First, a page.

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Newspaper Page Text
Guggenl .Im was a coward. Tell
her my last thoughts were of her
and of our girls." Last message
of Benjamin Guggenheim, the
smelter king, before he went 'to
his death with Titanic.
T Carnegie hero commission
considering detailing investiga-
tors to get all facts of gallantry
displayed by men passengers of
Titanic, as well as that of the of
ficers and crew.
"Fpr the most part, the behav
ior of th emen as the Titanic went
down was magnificent. A few
cowaras rnea xo gee places on tne
boats, but they were driven out
by sailors." Mrs. Jacques Fut
relle. 1 "I never said that Ismay ought
to be lymmed." Rep. Hughes,
of W. Via., father of Mrs. Lucien
Smith, one of Titanic survivors.
"But I did say that if any officer
of Titanic were found responsible
for the disaster, no treatment
could be.too harsh for them."
"' "Mr. Ismay, to whom I think
the Titanic disaster was largely
attributable, acted in a most bru
tal and cowardly manner."
Senator Rayner, Maryland, in
Senate, after reading statement
of Miss Hughes that Ismay forc
ed crew to place him in lifeboat.
Lifeboats of Titanic, brought
to New York by Carpathia, have
been hidden by White Star line.
Photographer who refused to
leave" dock where they last were
seen, shot at by watchman.
There seems to be many things
the White Star wishes .to hide.
But there ought to be power
enough in the U! S. government5'
to force them to show the life
boats and to tell the truth about
those mysterious wireless mes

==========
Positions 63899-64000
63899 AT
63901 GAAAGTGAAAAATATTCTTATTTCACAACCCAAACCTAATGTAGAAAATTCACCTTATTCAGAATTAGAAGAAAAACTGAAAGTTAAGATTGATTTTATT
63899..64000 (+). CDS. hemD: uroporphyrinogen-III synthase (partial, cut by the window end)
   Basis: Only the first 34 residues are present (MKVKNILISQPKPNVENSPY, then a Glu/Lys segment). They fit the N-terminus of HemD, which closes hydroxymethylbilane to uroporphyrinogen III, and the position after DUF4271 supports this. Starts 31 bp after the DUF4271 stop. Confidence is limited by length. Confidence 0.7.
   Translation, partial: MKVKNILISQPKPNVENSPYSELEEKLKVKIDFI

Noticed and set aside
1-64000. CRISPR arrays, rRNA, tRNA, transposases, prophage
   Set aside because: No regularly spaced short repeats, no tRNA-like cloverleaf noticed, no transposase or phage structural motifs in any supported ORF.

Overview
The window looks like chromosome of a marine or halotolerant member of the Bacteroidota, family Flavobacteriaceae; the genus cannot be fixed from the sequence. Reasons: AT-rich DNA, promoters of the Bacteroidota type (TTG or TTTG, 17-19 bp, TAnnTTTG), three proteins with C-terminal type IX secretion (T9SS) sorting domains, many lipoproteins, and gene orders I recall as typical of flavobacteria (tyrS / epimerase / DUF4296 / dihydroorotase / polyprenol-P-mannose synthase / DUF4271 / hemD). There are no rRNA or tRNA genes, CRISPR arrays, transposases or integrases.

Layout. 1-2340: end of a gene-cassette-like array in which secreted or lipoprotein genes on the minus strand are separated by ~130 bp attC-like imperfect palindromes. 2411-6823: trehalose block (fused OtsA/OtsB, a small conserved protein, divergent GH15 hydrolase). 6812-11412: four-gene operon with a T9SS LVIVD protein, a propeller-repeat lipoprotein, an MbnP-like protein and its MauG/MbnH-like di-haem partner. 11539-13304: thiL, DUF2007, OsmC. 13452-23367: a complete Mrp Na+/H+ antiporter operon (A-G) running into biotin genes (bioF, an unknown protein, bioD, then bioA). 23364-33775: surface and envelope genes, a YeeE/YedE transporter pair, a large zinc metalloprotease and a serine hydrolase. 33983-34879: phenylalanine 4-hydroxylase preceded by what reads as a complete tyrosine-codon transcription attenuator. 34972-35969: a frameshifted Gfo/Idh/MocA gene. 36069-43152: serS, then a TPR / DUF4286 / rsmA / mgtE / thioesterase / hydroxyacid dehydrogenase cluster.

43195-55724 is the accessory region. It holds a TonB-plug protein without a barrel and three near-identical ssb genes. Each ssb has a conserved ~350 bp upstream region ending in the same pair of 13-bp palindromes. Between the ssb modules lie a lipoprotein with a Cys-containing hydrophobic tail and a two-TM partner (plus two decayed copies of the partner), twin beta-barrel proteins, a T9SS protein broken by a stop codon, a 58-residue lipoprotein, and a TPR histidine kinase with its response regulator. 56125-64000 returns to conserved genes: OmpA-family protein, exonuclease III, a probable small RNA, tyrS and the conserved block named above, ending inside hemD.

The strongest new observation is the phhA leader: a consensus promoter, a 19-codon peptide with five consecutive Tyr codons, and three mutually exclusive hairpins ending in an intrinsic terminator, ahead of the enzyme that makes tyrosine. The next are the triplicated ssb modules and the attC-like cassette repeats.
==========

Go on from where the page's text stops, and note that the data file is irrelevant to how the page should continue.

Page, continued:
sages of Monday which assured
the world that every passenger
aboard Titanic had been saved.
"We struck the berg a glanc
ing blow on the starboard side".
There was no explosion." J.
Bruce Ismay, to United Press
representatitve, just after landing
"I know nothing of it," Ismay
when asked about explosion'at
Barriers against Sunday base
ball to be let 'down in N. Y. for
benefit of destitute survivors of
Titanic. President John T.
Brush, of Giants, has announced
his club will play with Yankees
Sunday afternoon at Polo
grounds, receipts to go to strand
First Sunday in May has been
set aside by Masonic orders of
Washington for memorial serv
ices to memory ofMajor Archi
bald Butt, who went to death on
Titanic, smiling and unafraid.
All British and U. S. steamship
lines have agreed to move pres-'
ent trans-atlantic routes between
three and fouF degrees farther
South than most Southerly-tracks
formerly used, on accbunt of Ti
tanic Hisnstpr. Oiifht to enahle
steamers to avoid all ice drift, and 9
escape much of fogencounterejd
n present routes. A
One of the gravest questions in
connection with the tragedy of
tle Titanic is : Why was the
news of the -disaster withheld for
twenty-four hours by the White
SfarbnicjaiV' '- -- '